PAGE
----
• http://completeflake.com/ LaVonne Ellis

    I forgot about the soap. Can someone refresh my memory?

    • jw_ny

      O’Brien put a bar of soap on the floor of Cora’s bathroom while she was in the tub, caused Cora to slip and fall…miscarry her baby. 

      I don’t recall the reason why O’Brien wanted to cause her harm tho.

      • Sweetbetty

        O’Brien had heard Cora and Violet discussing getting a new ladies maid for Violet but missed the first part of the conversation and thought Cora was replacing her.  She placed the bar of soap on the floor while Cora was in the tub and conveniently left the room for some reason.  At the last minute you could see the look of horror on her face as she realized what she had done and she turned back to presumably un-do her dastardly deed but it was too late.  Cora’s foot hit the bar of soap (of course) as she was exiting the tub and she fell and lost the baby (of course).  In addition to being bitten by a bit of conscience, O’Brien eventuallty found out that she was not being replaced so we did see a bit of humanity in her as she felt remorse again. 

        • Judy_J

          And don’t forget that the baby Cora was carrying was a boy, and so would have been Robert’s heir.

      • 3boysful

        O’Brien mistakenly thought Cora was planning to replace her because Cora was helping Violet find a new lady’s maid.

    • Lattis

      Lady Cora slips on a bar of soap getting out of her bath which causes her to fall and miscarry (a boy!). While O’Brien was attending to Cora as she bathed she saw the soap – but didn’t pick it up. O’Brien was angry at Cora because she mistakenly believed that Cora was going to replace her.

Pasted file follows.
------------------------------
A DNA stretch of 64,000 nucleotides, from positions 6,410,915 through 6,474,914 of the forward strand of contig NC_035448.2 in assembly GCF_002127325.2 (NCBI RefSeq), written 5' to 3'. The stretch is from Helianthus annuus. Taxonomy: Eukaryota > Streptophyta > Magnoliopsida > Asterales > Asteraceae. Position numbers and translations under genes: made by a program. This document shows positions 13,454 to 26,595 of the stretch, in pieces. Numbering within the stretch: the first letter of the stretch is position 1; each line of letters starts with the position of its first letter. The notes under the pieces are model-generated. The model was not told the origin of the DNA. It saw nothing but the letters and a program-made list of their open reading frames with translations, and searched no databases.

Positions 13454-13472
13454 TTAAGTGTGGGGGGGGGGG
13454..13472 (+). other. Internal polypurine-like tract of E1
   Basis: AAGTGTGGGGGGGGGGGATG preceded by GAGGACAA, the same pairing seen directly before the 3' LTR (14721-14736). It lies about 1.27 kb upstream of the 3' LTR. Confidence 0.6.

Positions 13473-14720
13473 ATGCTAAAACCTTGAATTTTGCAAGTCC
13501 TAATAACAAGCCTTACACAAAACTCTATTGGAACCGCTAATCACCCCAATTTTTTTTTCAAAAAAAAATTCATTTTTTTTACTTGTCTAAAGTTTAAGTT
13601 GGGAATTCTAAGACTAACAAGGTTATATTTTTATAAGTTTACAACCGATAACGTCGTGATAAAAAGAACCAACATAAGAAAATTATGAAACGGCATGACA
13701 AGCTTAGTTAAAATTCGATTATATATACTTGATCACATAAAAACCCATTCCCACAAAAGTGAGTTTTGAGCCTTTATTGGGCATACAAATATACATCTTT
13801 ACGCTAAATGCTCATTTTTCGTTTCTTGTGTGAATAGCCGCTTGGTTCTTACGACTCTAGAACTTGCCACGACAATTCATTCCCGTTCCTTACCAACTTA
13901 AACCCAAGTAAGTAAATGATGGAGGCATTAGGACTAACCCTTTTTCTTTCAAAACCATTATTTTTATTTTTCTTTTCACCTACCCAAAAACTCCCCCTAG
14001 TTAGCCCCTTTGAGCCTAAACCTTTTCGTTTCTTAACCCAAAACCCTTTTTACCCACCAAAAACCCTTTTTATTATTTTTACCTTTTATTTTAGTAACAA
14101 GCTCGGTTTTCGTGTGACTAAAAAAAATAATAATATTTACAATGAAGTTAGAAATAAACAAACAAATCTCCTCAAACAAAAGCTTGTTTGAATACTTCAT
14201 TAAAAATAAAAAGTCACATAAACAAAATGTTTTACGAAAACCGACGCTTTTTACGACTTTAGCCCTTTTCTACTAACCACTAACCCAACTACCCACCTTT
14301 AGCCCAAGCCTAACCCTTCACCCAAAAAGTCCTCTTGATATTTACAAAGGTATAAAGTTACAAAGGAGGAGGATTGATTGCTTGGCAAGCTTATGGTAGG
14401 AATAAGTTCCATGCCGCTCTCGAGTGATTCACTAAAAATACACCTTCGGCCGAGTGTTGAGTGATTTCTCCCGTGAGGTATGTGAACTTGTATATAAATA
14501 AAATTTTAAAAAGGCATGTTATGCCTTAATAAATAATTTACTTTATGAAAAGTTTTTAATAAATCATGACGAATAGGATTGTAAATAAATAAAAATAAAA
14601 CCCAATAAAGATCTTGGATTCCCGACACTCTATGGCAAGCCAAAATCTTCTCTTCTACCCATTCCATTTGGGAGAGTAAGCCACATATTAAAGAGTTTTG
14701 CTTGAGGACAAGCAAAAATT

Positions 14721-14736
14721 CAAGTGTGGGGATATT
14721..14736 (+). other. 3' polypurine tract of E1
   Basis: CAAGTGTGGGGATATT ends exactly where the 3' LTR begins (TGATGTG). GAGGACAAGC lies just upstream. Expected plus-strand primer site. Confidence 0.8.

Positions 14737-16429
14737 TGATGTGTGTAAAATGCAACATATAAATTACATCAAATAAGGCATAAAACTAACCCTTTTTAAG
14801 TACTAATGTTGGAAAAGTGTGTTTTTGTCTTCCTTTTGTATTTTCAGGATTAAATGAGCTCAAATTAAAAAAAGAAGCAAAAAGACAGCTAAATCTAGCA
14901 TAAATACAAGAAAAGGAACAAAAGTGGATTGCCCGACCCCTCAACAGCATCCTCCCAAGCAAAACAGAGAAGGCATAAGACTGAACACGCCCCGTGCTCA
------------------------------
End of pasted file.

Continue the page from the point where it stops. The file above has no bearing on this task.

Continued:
• Lattis

    “Oooooh, get back in the knife box, Miss Sharp!” 
    I would love to hear a pundit say that to another pundit on a Sunday morning political show. Actually, I’d like to see David Gregory say that to Lindsay Graham next time he’s on.

  • Mariah J

    I just couldn’t stand this ending. He molests another member of the staff and gets promoted…and everyone is accepting of his homosexuality?!?! Bullshit Fellowes

  • jw_ny

    I had the same reaction to “the soap”…lol!   It was delicious seeing O’Brien get got.  It’s been years since Cora had the miscarriage, so it does seem reasonable that Anna and Bates wouldn’t immediately get the association…but it’s certainly going to be made. 

    I can almost accept that Bates would come to Thomas’ aid, he’s got a good heart, but I don’t believe for a second that Robert would have reacted that way…giving Thomas a promotion?  I understand that Thomas had a good relationship with Robert as his valet, as well he served in the war, and had years of employ at DA, but no…wouldn’t have happened that way.  Maybe Robert has a history of his own dabbling with the forbidden “fruit” when he was at Eton…lol. (j/k)  Robert is traditionalist and conservative…has never exhibited any liberal values that I recall.